Thursday, March 29, 2012

Adding Detail with Color Words

There are many lessons we can use to help our students add detail to their writing, but one quick way I, and the students, enjoy is color words in nature. There are probably more important details one could use in descriptive writing than color, but for some students noticing color and placing it in their writing gets them aware of the process of adding this type of detail.

We start by spending time outside on a bright spring day when there are scores of shades of green from tree top to the grass below. Or on a fall day when trees blaze with shades of red, brown and gold. Students list, sketch, or write descriptions about nature.

The next step sounds messy, but can be done somewhat easily. On reused foam trays I drop different tempera paint in nature's colors. Students dab the ends of paper towel tubes into this paint, blend the colors, then place the paper towel end on paper. This creates a circle of the shades of nature they observed outdoors.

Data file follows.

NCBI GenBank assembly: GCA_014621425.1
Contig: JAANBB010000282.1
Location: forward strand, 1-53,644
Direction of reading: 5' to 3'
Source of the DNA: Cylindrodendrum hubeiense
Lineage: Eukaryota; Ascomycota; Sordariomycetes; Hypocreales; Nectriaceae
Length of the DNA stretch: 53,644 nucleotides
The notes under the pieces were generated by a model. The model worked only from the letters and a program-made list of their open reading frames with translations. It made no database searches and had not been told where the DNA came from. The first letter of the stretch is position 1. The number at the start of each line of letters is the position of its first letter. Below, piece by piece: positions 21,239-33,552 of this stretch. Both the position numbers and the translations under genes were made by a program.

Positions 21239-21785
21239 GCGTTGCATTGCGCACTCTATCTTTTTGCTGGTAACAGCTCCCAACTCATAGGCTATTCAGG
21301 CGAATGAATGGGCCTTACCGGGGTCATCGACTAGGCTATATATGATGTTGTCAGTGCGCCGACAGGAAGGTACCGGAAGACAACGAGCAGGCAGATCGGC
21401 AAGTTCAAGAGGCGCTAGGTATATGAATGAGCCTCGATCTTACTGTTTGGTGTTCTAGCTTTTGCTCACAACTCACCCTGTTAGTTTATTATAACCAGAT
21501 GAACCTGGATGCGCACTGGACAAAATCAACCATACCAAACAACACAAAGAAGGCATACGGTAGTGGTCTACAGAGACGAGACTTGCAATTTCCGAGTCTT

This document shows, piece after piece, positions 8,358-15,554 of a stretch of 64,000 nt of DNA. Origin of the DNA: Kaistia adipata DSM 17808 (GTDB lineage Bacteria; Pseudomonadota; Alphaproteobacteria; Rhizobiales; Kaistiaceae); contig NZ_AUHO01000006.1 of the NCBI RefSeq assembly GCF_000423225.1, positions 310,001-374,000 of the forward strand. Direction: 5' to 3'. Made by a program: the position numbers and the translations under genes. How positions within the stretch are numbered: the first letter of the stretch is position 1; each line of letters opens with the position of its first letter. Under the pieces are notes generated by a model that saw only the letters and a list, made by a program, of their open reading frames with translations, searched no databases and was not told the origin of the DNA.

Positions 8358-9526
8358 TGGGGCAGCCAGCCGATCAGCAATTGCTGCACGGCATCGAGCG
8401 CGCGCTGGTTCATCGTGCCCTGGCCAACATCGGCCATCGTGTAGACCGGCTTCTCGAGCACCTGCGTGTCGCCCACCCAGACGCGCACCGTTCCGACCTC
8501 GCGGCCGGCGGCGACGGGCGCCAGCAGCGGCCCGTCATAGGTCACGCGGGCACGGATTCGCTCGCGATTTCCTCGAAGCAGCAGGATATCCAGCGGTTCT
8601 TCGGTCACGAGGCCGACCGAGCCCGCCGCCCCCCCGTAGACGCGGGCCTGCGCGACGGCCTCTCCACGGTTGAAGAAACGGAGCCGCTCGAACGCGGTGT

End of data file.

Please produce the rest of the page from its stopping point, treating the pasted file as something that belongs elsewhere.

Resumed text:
Then we borrow the art teacher's collection of crayons. The huge boxes. Carefully, since they are borrowed, students comb through the crayons and hunt for the shades they saw in nature. They read the name of the crayon printed on it's paper label and write this inside the tempera paint circle they created earlier.

Outside we go again with their paint circles and color names. They can create poetry, describe nature before them, write a narrative piece but should look for a place to use these new found color words.

Sure, they initially have an overuse of these words. But they also get insight into adding descriptions.

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